In 2015, Christine Ashimwe got her first episode of thrombosis after she gave birth to her last born. Today, she is the founder of Rwanda Clot Awareness Network (RCAN), an organisation that brings together patients, advocates, researchers and healthcare professionals in Rwanda and is dedicated to increasing public awareness and education about thrombosis.
An environmentalist by training, She also holds a post graduate diploma in gender and development and is currently pursuing a master’s degree in Global health delivery from the University of Global Health Equity.
Ashimwe recently received the inaugural prestigious award for thrombosis advocacy achievements by the International Society on Thrombosis and Haemotasis (ISTH).
Sunday Magazine’s Sharon Kantengwa sat down with the 35-year-old mother of three and had a chat about the achievements and challenges of the network and what the award means to her.
The network has over 60 patients who are on treatment for blood clots and had both deep vein thrombosis and pulmonary embolism (deep vein thrombosis).
The network also has slightly over 15 medical doctors who work with us to be able to speak to their patients and be able to connect them to their network because most of the time these patients think that they are alone.
We also have full time partners like Team Heart, Vine pharmacy, Prime Insurance, Lancet Laboratories. The media and local government are partners as well.
How did the network come into existence?
The network was started on March 9, 2016 which was a few months after I had my first thrombosis. The first day after I got the incident, I realised that not so many people knew about it as I had never heard anyone talk about it, and about two weeks after my incident, I learned that other women had died due to the same condition, leaving their babies behind. So I kept wondering if it’s because it’s not so common that no one is doing something about it.
It is then that I realised that I had to do something in my capacity. I called my friends and asked them to invite their friends and we gathered in my compound. I also invited doctors who were treating me and they explained to the 60 people who were in attendance about the condition.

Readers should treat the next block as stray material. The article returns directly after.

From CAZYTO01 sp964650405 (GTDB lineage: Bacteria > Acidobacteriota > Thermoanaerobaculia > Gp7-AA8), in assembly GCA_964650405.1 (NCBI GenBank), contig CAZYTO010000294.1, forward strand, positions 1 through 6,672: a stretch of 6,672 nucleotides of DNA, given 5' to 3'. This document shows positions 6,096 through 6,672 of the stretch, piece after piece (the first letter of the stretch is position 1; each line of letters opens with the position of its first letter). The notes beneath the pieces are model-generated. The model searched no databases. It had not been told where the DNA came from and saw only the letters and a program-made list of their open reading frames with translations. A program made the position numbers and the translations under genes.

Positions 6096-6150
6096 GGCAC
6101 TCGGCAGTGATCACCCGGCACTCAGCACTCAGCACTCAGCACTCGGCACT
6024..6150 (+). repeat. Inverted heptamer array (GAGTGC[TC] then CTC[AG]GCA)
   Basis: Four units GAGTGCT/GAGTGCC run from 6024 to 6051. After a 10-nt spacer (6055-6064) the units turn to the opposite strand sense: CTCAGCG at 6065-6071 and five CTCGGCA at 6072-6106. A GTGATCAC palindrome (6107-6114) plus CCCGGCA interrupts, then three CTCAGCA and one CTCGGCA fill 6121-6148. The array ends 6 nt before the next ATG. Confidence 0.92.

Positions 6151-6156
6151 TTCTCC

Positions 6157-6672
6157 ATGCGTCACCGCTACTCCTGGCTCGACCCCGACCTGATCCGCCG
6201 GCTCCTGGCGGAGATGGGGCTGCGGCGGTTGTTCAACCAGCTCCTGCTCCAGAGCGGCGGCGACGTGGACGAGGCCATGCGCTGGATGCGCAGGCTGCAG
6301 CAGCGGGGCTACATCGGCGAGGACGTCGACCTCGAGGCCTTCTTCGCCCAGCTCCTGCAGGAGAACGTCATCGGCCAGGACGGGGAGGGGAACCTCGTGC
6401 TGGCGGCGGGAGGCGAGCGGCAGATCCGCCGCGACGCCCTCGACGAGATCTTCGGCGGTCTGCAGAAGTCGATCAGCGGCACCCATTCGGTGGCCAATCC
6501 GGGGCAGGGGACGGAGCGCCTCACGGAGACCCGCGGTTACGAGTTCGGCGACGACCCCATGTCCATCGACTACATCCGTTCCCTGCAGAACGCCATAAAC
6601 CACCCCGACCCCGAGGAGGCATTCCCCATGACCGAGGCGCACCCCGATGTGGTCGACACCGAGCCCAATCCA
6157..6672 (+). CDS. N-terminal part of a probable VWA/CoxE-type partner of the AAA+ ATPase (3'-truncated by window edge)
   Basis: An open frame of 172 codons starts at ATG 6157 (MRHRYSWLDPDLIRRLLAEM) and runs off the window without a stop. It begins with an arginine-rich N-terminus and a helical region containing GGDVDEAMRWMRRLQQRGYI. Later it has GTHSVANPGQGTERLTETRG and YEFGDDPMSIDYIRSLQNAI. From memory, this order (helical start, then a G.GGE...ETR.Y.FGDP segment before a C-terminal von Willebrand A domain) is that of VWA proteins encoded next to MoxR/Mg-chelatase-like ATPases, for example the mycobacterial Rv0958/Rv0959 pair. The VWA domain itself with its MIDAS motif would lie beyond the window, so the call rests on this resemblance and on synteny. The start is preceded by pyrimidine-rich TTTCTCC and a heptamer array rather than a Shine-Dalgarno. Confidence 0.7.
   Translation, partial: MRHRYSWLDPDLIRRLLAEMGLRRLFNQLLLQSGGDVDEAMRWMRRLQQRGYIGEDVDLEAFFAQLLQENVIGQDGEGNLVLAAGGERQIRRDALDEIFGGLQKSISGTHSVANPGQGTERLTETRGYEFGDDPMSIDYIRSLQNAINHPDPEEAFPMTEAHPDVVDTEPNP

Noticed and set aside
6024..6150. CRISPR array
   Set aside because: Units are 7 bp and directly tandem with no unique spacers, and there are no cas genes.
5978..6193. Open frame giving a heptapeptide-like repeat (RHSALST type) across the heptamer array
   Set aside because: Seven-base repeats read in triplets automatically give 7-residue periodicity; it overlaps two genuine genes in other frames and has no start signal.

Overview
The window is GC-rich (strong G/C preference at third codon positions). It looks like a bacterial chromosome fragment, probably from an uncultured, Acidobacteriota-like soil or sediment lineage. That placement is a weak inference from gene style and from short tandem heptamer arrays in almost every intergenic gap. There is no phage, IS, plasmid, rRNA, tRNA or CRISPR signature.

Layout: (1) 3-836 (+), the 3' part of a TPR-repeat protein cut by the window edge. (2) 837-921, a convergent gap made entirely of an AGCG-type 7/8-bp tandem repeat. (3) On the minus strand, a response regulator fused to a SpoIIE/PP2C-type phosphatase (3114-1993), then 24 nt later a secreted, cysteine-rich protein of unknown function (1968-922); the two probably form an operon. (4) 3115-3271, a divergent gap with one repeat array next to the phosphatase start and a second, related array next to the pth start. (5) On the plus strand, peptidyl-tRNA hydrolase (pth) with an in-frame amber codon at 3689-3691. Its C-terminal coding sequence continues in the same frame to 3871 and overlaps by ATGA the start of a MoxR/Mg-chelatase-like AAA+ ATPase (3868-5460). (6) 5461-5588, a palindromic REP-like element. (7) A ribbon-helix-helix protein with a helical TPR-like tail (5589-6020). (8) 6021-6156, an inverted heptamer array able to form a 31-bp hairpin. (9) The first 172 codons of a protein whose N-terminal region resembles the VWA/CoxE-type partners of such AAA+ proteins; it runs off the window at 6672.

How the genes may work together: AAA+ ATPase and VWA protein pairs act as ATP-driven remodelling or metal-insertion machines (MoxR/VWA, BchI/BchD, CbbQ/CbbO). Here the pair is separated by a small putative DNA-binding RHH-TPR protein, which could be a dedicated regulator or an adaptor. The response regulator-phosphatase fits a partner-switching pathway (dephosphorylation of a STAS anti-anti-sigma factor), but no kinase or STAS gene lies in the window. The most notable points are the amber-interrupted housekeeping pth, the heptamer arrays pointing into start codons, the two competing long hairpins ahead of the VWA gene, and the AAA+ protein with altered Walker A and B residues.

It is then that I realised that people were eager to learn and I decided that there was no turning back and that I would continue saving lives, one at a time. One in four people worldwide, die of this condition and it doesn’t necessitate us to have a lot to bring about change in our society.
What can you say of your achievements and challenges so far?
My first achievement is for the very few lives that have been saved by the existence of this network. Four people’s lives so far have been saved by this network. The other achievement is the fact that RCAN had the privilege of winning an award for thrombosis advocacy achievements by the International Society on Thrombosis and Haemotasis (ISTH).
The award comes with a stipend of $ 5,000 that we can use to do any awareness project. In terms of thrombosis awareness, we have put Rwanda on the map because in July next year, I will attend the International Congress on Thrombosis and Hemostasis in Melbourne, Australia and I will be among the panelists.
The other achievement is that we were recently joined by the Ministry of Health and RBC and we organised an awareness event on the World Thrombosis Day. I can see some light at the end of the tunnel.
There are also challenges and the first one is medical practitioners are not capable of diagnosing the condition as soon as they receive a patient because this is a condition that looks like other diseases, and there is a possibility of confusing it with other infections, misdiagnosing it and the person dies in the process of confusion.
The other challenge is reaching many people with the little capacity that we have. We decided to start small, reach the few people that we could and expand.
What does winning the award mean to RCAN?
I got over 380 nominations and they were not only from Rwanda. What this means is that we shouldn’t sit back and relax. There is still a long way to go because when I see how many people and organisations are attached; it also comes with a lot of challenges. We as a country have to do research and make sure that we have some tangible results whereby we are able to tell the prevalence.
Today, we are focusing on thrombosis but the network is going to start having ramifications where we will be having other diseases that are less known such as fibromyalgia. We have to have, in this network, a branch looking at antenatal education for pregnant women to know thrombosis and look at preventive measures of preeclampsia that causes it.
We also have to look at the heart because thrombosis cause heart problems. Thrombosis can also cause depression in some people and so we will be having a branch having counselling.
What are your other plans for RCAN?
In the short term, we are planning to reach as many people as possible, not only in urban places but also in rural Rwanda, and be able to train health care professionals to be able to see someone who has this condition and put them on treatment.
We also want to put registers in different hospitals to be able to tap the people who are diagnosed with this condition, as this will help us to be able to conduct research and have the right numbers.